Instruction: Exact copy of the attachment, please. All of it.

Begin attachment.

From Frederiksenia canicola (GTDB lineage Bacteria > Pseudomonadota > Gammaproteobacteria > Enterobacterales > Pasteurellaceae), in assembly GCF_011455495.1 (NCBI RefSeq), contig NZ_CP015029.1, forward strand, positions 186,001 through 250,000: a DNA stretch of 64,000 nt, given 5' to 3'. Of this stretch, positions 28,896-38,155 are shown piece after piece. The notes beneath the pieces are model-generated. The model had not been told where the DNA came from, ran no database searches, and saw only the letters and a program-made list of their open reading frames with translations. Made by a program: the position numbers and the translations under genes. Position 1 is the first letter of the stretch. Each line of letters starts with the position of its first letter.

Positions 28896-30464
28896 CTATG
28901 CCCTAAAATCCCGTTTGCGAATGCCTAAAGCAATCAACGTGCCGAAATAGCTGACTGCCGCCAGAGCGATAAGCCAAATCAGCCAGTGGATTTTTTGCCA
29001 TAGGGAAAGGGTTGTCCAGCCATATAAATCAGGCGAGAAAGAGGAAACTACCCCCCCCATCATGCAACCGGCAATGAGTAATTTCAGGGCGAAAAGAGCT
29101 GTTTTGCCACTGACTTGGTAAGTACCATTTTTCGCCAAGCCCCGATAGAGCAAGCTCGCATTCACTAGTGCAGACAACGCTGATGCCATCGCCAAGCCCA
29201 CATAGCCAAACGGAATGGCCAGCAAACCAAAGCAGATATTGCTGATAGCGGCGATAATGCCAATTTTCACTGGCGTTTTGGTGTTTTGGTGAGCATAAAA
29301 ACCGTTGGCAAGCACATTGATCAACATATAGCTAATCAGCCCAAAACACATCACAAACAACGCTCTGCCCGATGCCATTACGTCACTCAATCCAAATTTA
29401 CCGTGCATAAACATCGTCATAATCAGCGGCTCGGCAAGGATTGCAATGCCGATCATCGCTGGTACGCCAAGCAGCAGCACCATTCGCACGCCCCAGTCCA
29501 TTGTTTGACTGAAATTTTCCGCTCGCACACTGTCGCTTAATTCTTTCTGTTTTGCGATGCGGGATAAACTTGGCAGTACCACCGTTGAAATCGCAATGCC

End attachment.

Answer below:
From Frederiksenia canicola (GTDB lineage Bacteria > Pseudomonadota > Gammaproteobacteria > Enterobacterales > Pasteurellaceae), in assembly GCF_011455495.1 (NCBI RefSeq), contig NZ_CP015029.1, forward strand, positions 186,001 through 250,000: a DNA stretch of 64,000 nt, given 5' to 3'. Of this stretch, positions 28,896-38,155 are shown piece after piece. The notes beneath the pieces are model-generated. The model had not been told where the DNA came from, ran no database searches, and saw only the letters and a program-made list of their open reading frames with translations. Made by a program: the position numbers and the translations under genes. Position 1 is the first letter of the stretch. Each line of letters starts with the position of its first letter.

Positions 28896-30464
28896 CTATG
28901 CCCTAAAATCCCGTTTGCGAATGCCTAAAGCAATCAACGTGCCGAAATAGCTGACTGCCGCCAGAGCGATAAGCCAAATCAGCCAGTGGATTTTTTGCCA
29001 TAGGGAAAGGGTTGTCCAGCCATATAAATCAGGCGAGAAAGAGGAAACTACCCCCCCCATCATGCAACCGGCAATGAGTAATTTCAGGGCGAAAAGAGCT
29101 GTTTTGCCACTGACTTGGTAAGTACCATTTTTCGCCAAGCCCCGATAGAGCAAGCTCGCATTCACTAGTGCAGACAACGCTGATGCCATCGCCAAGCCCA
29201 CATAGCCAAACGGAATGGCCAGCAAACCAAAGCAGATATTGCTGATAGCGGCGATAATGCCAATTTTCACTGGCGTTTTGGTGTTTTGGTGAGCATAAAA
29301 ACCGTTGGCAAGCACATTGATCAACATATAGCTAATCAGCCCAAAACACATCACAAACAACGCTCTGCCCGATGCCATTACGTCACTCAATCCAAATTTA
29401 CCGTGCATAAACATCGTCATAATCAGCGGCTCGGCAAGGATTGCAATGCCGATCATCGCTGGTACGCCAAGCAGCAGCACCATTCGCACGCCCCAGTCCA
29501 TTGTTTGACTGAAATTTTCCGCTCGCACACTGTCGCTTAATTCTTTCTGTTTTGCGATGCGGGATAAACTTGGCAGTACCACCGTTGAAATCGCAATGCC